Firm foam rollers are also known as high-density foam rollers. We recommend the commercial-grade j/fit high density EVA foam roller which comes in 12, 18, 24 and 36 inches. This firm foam roller is great for individuals who want more pressure when rolling but still don’t want the roller to be too stiff and painful. The high density is excellent for rehabilitative exercises and physiotherapy and allows it to accommodate heavier body weights that other foam rollers might warp from. It also has a vinyl cover that is heat sealed which protects it from damage and dirt and makes it very easy to wipe clean. This is extremely useful for professional settings where a foam roller is likely to see repeated usage by multiple people. This also makes the foam roller last much longer and less likely to have to be replaced.
Grid foam rollers are contoured or have a specific shape to dig into your muscles as you roll. There is a huge variety of shapes and designs and densities that it is best to start with a foam roller that is still gentle enough when rolling. One of the most popular contoured foam rollers is the 13 inch TriggerPoint GRID (also comes in 26 inches). It is well constructed and popular among physiotherapists and athletes. It is best described as a hollow core wrapped in multi-density foam exterior grid that “replicates the feeling of a massage therapist’s hands to help channel blood, improve oxygen flow, and heal tissue”. The EVA foam grid design provides for better rolling than generic brands and is optimal for myofascial release without having too much intense pressure or edges. If you’d like the same design but half as hard, take a look at the TriggerPoint CORE. Its a great softer foam roller for those new to foam rolling or doing physiotherapy. Both foam rollers have the same patented grid design, but the CORE has a solid foam core (not hollow) instead of the rigid hollow PVC pipe in the GRID foam roller.
Two of the most popular contoured foam roller designs are the Rumble Roller and the Muscle Mauler, pictured above respectively. Each one has a unique foam exterior that is designed to mimic the thumb pressure of a deep tissue massage. The foam nibs help dig into muscle knots and trigger points to relieve tension. The nibs extend out enough to knead deep parts of your muscles and let you move in different directions to gently massage muscle tissue. Picking which grid design you like is up to you and depends on your preference. The Muscle Mauler has a bit more variety in the external foam, allowing you to massage different muscles (for example, your calves versus your back muscles) using the different heights of the nibs and contours. The Rumble Roller nibs dig a little deeper and is easier to reach that deep tissue massage that is desired for stubborn muscle knots. They are both particularly good for a variety of muscles and stretches and offer a different type of relief than other foam rollers.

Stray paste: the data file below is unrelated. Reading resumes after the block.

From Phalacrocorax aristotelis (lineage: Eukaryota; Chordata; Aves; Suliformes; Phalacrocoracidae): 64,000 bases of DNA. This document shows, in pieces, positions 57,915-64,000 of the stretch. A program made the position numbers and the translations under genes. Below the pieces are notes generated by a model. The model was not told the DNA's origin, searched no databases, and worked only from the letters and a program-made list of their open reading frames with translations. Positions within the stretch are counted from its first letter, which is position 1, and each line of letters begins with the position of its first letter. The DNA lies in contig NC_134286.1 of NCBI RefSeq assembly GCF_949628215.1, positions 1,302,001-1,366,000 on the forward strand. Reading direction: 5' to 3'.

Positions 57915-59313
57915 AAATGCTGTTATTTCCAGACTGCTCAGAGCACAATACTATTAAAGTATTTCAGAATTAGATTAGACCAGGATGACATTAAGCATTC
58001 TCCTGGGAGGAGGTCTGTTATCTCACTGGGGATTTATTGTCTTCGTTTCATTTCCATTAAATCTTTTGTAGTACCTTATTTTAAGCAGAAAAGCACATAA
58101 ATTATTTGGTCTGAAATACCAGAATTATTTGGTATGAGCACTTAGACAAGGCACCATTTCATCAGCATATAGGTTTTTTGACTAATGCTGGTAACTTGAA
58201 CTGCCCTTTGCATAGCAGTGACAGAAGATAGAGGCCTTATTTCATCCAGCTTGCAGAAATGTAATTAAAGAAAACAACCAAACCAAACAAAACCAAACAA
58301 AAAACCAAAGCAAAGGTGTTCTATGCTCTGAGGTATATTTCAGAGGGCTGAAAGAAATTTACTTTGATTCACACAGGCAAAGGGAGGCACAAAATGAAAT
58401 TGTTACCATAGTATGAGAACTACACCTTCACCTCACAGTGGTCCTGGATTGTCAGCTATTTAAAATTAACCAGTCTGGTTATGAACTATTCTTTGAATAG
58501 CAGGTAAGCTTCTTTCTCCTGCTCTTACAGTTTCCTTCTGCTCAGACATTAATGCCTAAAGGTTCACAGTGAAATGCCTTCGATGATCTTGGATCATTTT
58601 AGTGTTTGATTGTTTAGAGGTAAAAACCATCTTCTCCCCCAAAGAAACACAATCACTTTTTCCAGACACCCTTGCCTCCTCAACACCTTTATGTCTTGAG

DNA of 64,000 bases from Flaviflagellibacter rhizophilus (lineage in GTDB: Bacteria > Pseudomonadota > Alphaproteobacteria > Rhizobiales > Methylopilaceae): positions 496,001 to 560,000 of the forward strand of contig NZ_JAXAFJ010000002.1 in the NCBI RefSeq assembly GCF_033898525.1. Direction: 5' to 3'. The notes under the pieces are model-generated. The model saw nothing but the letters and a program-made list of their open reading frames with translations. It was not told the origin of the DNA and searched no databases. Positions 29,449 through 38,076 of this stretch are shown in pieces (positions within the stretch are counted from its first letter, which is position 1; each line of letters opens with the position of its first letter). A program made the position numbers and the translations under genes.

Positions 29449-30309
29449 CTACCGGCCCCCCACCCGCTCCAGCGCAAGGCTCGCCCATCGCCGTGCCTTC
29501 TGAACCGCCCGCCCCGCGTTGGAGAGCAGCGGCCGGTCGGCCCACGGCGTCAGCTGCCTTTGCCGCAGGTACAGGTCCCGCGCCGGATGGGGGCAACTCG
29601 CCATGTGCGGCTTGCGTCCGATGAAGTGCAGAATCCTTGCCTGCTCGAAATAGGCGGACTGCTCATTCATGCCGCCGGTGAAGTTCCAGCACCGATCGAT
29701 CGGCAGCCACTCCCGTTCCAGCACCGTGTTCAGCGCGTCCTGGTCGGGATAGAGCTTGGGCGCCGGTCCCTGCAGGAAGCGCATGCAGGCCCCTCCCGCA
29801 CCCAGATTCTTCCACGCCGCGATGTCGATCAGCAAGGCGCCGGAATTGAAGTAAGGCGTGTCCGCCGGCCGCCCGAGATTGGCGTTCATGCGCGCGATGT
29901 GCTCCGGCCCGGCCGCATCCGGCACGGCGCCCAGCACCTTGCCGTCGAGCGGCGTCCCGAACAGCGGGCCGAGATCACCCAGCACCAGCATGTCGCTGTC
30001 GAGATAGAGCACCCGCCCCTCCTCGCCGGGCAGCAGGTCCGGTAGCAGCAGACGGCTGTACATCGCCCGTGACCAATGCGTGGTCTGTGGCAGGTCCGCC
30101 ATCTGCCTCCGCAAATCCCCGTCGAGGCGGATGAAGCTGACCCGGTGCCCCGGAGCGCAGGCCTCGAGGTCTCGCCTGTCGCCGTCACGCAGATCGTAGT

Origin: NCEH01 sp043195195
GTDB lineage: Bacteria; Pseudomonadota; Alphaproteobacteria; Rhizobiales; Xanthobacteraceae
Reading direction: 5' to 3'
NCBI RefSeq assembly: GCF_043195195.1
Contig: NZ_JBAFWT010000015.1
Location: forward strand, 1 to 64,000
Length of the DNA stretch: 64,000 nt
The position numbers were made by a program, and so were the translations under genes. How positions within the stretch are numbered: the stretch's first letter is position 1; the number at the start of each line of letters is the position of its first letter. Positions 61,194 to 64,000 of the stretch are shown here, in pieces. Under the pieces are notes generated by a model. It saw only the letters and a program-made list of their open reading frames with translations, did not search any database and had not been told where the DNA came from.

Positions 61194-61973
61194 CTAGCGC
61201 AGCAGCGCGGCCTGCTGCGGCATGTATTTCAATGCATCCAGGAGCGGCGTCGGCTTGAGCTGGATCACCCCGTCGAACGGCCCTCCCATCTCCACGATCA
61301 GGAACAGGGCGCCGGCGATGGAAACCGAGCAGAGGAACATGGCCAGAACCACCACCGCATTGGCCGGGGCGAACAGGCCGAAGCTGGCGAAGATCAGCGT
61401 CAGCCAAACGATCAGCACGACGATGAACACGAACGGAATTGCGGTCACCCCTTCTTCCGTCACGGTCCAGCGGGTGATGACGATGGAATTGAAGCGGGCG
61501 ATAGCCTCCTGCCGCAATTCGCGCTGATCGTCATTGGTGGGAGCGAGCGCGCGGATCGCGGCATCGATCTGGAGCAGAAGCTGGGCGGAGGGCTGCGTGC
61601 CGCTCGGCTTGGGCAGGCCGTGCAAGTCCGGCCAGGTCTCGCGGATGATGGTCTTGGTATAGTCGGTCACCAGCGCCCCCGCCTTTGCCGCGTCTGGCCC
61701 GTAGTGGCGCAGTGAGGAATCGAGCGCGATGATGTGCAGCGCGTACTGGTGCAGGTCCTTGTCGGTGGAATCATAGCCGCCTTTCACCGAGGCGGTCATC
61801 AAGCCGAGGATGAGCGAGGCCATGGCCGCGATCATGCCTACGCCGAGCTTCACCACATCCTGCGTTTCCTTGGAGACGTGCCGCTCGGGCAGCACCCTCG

Electric foam rollers are rarer to find because they generally use their own patented technology. The first and popular of these is the HyperIce Vyper. It you’re a serious athlete or need intense deep tissue massages for rehab, then this might be for you (be warned of the high price). This foam roller has also seen some big names vouch for it — from Blake Griffin to Kevin Durant and Lebron James — and featured in a number of popular fitness and health magazines.
The Vyper is a very rigid and firm foam roller with an electric, vibrating core. Even without turning it on and vibrating, the foam roller can be used for a regular deep tissue massage due to its firmness. One you turn it on, the LEDs light up and you can rotate through three levels of vibration speeds — low, medium and high. Even the lowest speed will provide a significant thumping so be careful when using it. The highest speed will feel like a strong buzz-like vibration. The speeds range from 28 to 36 HZ and the battery itself will last about 2.5 hours on the highest intensity. This foam roller vibrates at very high frequencies that seem extremely fast but also feel rather pleasant when used correctly. We were rather impressed with the quality of the vibration therapy and how well it worked on knotted muscles. At 11.5 inches it’s also pretty easy to take with you when traveling, to the gym or to your physiotherapist. Just be warned the motor inside makes a decent amount of noise and will shake your floor quite a bit. Hopefully you don’t live in an apartment!